Happy hacking!

  9. WebRTC efforts underway at Mozilla!

    Last week, a small team from Mozilla attended IETF 83 in Paris, and we showed an early demo of a simple video call between two BrowserID-authenticated parties in a special build of Firefox with WebRTC support. It is still very early days for WebRTC integration in Firefox, but we’re really excited to show you something that works!

    At Mozilla Labs, we’ve been experimenting with integrating social features in the browser, and it seemed like a cool idea to combine this with WebRTC to establish a video call between two users who are signed in using BrowserID (now called Persona). The SocialAPI add-on, once installed, provides a sidebar where web content from the social service provider is rendered. In our demo social service, we show a “buddy list” of people who are currently signed in using Persona.

    The video chat page that is served when the user initiates a video chat uses a custom API intended to simulate the getUserMedia and PeerConnection APIs currently being standardized at the W3C. A <canvas> is used to render both the remote and local videos, though it is also possible to render them in a <video>. We’re working very quickly to implement the standard APIs, and you can follow our progress on the tracker bug.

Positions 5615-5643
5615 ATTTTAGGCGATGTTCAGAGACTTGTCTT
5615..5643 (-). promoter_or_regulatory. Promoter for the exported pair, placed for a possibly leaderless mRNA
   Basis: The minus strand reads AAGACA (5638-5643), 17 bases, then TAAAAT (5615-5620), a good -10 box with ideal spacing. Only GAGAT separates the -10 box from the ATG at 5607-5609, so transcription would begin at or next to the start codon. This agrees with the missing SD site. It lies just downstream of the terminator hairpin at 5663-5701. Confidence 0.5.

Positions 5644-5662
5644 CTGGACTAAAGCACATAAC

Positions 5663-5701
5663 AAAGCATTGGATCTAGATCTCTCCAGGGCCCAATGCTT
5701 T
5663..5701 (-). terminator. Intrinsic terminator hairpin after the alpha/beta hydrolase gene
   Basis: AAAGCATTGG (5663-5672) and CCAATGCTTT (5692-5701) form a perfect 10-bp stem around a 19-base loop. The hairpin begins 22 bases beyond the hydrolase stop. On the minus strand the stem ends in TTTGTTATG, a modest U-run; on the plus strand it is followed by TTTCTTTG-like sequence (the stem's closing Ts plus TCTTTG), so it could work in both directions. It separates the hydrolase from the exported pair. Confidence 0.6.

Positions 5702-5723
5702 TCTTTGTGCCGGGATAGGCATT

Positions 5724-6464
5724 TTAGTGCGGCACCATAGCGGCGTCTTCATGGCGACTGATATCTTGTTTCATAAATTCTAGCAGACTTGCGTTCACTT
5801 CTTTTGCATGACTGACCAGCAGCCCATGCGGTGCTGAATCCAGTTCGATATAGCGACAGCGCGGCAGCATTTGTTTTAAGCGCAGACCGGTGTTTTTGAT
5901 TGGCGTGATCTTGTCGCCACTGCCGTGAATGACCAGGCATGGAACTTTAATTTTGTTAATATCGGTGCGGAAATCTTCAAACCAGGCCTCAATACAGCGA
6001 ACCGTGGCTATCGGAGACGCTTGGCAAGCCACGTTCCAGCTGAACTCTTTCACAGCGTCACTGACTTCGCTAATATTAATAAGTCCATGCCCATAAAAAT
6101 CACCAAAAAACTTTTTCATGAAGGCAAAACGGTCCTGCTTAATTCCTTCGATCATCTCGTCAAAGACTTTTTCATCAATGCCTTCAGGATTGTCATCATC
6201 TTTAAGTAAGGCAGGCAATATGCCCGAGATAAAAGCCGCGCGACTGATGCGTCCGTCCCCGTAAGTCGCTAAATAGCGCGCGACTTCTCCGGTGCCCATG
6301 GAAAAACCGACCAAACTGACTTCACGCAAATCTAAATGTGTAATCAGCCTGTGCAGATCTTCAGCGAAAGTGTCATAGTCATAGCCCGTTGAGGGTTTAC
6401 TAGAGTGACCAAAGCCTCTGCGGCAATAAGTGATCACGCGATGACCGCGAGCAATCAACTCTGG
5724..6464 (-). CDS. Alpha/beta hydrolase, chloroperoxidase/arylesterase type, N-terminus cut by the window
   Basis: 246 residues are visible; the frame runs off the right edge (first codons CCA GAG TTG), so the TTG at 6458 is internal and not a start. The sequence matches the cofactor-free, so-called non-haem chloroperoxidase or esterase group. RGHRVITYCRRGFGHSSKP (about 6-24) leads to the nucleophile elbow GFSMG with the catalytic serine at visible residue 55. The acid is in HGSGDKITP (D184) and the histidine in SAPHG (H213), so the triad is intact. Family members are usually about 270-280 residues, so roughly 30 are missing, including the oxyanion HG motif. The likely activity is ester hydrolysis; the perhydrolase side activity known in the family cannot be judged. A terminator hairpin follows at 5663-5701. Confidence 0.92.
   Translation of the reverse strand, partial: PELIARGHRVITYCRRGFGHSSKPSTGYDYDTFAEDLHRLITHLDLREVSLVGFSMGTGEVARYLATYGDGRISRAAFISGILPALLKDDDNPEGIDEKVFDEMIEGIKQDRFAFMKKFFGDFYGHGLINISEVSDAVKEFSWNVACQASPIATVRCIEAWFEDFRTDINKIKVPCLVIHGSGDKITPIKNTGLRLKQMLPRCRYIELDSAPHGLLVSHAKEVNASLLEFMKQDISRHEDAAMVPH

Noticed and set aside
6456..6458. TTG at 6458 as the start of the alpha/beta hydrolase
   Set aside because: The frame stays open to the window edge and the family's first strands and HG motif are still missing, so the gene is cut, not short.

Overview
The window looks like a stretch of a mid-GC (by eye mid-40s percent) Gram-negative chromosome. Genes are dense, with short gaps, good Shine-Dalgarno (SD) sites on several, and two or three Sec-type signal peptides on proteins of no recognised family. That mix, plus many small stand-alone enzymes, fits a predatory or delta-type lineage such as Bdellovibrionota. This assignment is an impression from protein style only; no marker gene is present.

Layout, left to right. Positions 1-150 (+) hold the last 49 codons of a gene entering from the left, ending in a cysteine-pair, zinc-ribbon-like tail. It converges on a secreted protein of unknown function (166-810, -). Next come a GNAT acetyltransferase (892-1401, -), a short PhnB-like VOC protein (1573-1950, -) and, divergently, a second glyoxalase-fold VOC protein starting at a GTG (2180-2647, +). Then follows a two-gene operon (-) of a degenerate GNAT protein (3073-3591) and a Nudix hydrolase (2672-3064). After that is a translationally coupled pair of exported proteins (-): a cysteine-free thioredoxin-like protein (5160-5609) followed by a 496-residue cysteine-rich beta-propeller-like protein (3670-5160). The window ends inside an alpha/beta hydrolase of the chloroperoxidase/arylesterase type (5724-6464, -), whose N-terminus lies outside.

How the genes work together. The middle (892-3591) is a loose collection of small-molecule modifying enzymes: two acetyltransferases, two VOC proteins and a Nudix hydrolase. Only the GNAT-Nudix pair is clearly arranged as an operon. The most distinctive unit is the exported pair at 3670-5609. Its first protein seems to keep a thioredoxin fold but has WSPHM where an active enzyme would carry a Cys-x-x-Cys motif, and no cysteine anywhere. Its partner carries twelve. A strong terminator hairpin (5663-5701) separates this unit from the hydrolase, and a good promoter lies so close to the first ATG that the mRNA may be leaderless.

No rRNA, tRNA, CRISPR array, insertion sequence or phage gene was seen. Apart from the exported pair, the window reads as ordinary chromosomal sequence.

A lot of folks burned the midnight oil to get this demo ready before the IETF event, and special thanks are due to Eric Rescorla, Michael Hanson, Suhas Nandakumar, Enda Mannion, Ethan Hugg, the folks behind Spacegoo, and Randell Jesup, in addition to the whole media team here at Mozilla.

    Current development is being done on a branch of mozilla-central called alder. It is going to be an exciting few months ahead as we work towards bringing WebRTC to Firefox. There is a lot of work to do, and if you are interested in contributing, please reach out! Maire Reavy, our product person and project lead for WebRTC would be happy to help you find ways to contribute. Many of us are also usually available in IRC at #media, and we have a mailing list.

    Transcript of screencast:

    Hi, I’m Anant from Mozilla Labs and I’m here at IETF where we are demonstrating a simple video call between two BrowserID-authenticated parties, using the new WebRTC APIs that we are working on.

    This is a special build of Firefox with WebRTC support, and also has the experimental SocialAPI add-on from Mozilla Labs installed. On the right hand side you can see web content served by, to which I will sign with BrowserID. Once I’m signed in, I can see all my online friends on the sidebar. I see my friend Enda is currently online, and so I’m going to click the video chat button to initiate a call.

    Here, I see a very early prototype of a video call window served up by our demo social service. Now, I can click the Start Call button to let Enda know that I want to speak with him. Once he accepts the call, a video stream is established between the two parties as you can see. So, that was a video call built entirely using JavaScript and HTML!

    You can check out the source code for this demo, as well as learn how to contribute to the ongoing WebRTC efforts at Mozilla in this blog post. Thanks for watching!